They find that three main issues stand out. First, Reinhart and Rogoff selectively exclude years of high debt and average growth. Second, they use a debatable method to weight the countries. Third, there also appears to be a coding error that excludes high-debt and average-growth countries. All three bias in favor of their result, and without them you don't get their controversial result. [...]
So what do Herndon-Ash-Pollin conclude? They find "the average real GDP growth rate for countries carrying a public debt-to-GDP ratio of over 90 percent is actually 2.2 percent, not -0.1 percent as [Reinhart-Rogoff claim]." Going further into the data, they are unable to find a breakpoint where growth falls quickly and significantly.
Rogoff and Reinhart responded to the criticism, which has since been criticized as a weak rebuttal. But now that those numbers are known to be wrong, the litany of media outlets which have cited them have an opportunity to reexamine their coverage of the austerity premise. Print media, notably The Weekly Standard, The Washington Post, San Francisco Chronicle, and Atlanta Journal-Constitution, have frequently reproduced the Reinhart-Rogoff thesis in covering budget and economic policy. Television and radio media have made frequent use of the Reinhart-Rogoff paper, including prominent mentions on NPR, CNN, and Fox Business.
The Reinhart-Rogoff threshold has long been challenged by fellow economists, such as former Federal Reserve economist Joseph Gagnon, Paul Krugman, and Josh Bivens and John Irons of the Economic Policy Institute, on the grounds that it gets the directionality of causation exactly wrong. These and other economists argue that high debt levels are a consequence of prolonged weak GDP growth, rather than its cause.
As the Center for Economic and Policy Research's Dean Baker notes, however, the newly discovered errors obviate these more intricate economist responses to Reinhart-Rogoff: "we need not concern ourselves with any arguments this complicated. The basic R&R story was simply the result of them getting their own numbers wrong."
Writing in the Atlanta Journal Constitution, syndicated radio host Neal Boortz perpetuated the myth that tax cuts increase revenue to bolster his argument that the Bush tax cuts "worked." Economists have said the Bush tax cuts reduced revenue and had little positive impact on the economy.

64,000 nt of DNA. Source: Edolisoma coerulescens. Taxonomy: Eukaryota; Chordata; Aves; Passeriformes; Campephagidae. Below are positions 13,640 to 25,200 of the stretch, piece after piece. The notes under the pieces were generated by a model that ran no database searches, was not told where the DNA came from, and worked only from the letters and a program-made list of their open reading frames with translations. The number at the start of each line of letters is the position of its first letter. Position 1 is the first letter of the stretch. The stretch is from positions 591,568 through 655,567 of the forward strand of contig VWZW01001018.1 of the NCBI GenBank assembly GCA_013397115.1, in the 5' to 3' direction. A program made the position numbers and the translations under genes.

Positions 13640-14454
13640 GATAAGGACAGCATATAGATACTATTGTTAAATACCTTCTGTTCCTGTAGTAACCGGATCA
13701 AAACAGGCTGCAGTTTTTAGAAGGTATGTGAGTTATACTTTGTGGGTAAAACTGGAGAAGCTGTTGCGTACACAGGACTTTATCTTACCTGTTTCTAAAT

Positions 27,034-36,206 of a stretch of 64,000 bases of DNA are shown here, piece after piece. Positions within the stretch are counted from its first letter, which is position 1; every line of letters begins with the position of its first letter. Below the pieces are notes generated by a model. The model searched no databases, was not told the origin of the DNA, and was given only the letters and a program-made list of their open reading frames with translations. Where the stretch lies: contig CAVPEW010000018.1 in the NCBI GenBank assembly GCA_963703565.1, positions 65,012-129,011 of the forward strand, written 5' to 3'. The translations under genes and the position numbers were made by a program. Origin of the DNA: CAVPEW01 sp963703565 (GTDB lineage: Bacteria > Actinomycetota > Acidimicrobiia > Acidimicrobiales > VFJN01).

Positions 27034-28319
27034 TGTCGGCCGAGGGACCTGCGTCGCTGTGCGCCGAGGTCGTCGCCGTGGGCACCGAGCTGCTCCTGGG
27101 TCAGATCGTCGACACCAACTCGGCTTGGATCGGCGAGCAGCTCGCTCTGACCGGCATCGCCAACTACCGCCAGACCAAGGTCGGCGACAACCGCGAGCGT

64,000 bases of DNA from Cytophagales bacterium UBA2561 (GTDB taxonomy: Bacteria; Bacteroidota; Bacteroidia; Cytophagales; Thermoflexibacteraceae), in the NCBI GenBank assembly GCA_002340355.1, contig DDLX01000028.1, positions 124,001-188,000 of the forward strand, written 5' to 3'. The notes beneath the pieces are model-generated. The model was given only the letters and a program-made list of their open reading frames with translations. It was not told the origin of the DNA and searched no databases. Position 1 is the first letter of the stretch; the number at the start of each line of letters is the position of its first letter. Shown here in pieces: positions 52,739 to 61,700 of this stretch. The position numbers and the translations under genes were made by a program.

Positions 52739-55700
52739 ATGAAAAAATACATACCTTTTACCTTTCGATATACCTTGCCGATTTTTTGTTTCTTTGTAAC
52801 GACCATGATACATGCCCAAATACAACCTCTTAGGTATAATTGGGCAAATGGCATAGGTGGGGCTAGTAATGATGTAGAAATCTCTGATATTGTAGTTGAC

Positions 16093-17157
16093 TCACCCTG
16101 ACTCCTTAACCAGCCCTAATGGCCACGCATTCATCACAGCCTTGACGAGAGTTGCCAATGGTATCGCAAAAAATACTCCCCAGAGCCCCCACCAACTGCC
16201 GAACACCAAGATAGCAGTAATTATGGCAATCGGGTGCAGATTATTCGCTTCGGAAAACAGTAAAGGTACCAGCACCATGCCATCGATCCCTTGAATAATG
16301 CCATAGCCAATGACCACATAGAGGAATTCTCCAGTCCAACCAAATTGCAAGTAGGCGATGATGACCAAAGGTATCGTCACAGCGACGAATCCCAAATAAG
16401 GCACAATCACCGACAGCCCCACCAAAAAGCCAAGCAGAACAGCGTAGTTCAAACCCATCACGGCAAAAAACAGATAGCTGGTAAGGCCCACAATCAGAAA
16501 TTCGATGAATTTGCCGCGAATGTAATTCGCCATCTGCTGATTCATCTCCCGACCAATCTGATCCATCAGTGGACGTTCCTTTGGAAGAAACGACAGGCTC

Several media figures and outlets have provided Fox News contributor Newt Gingrich a forum to discuss his opposition to the inclusion of a public option and increased insurance regulations in health care reform legislation. But those media have not noted that that his Center for Health Transformation -- a for-profit entity that Gingrich founded and reportedly profits from -- receives annual membership fees from several major health insurance companies, which have a financial interest in preventing the implementation of those policies.
The Atlanta Journal-Constitution reported that Sen. John McCain appeared at a rally in support of Sen. Saxby Chambliss (R-GA), but the article did not note that McCain reportedly criticized as "disgraceful" and "reprehensible" a campaign ad Chambliss used during his 2002 race against then-Sen. Max Cleland (D-GA).
The Atlanta Journal-Constitution reported that the Democratic Senatorial Campaign Committee has purchased ads in support of Georgia Democratic senatorial candidate Jim Martin and quoted Republican Sen. Saxby Chambliss's assertion that Democrats will spend "millions and millions on the airwaves to try to discredit me." But the article did not note that the National Republican Senatorial Committee is reportedly launching a new ad attacking Martin, or that the DSCC and NRSC have reportedly committed similar amounts of money thus far to the Georgia race.
The Atlanta Journal-Constitution reported as fact the false allegation that Sen. Harry Reid received political contributions from Jack Abramoff. While Reid received contributions from Abramoff's firm's PAC (to which Abramoff did not contribute) and from some of Abramoff's partners and clients, a Center for Responsive Politics breakdown of Abramoff's donations confirms that Abramoff himself made contributions only to Republicans, not Democrats.
The Atlanta Journal-Constitution uncritically quoted a Republican National Committee spokeswoman's false assertion that Senate Majority Leader Harry Reid "took nearly $68,000 from [former Washington lobbyist Jack] Abramoff." In fact, Abramoff made contributions only to Republicans, not Democrats.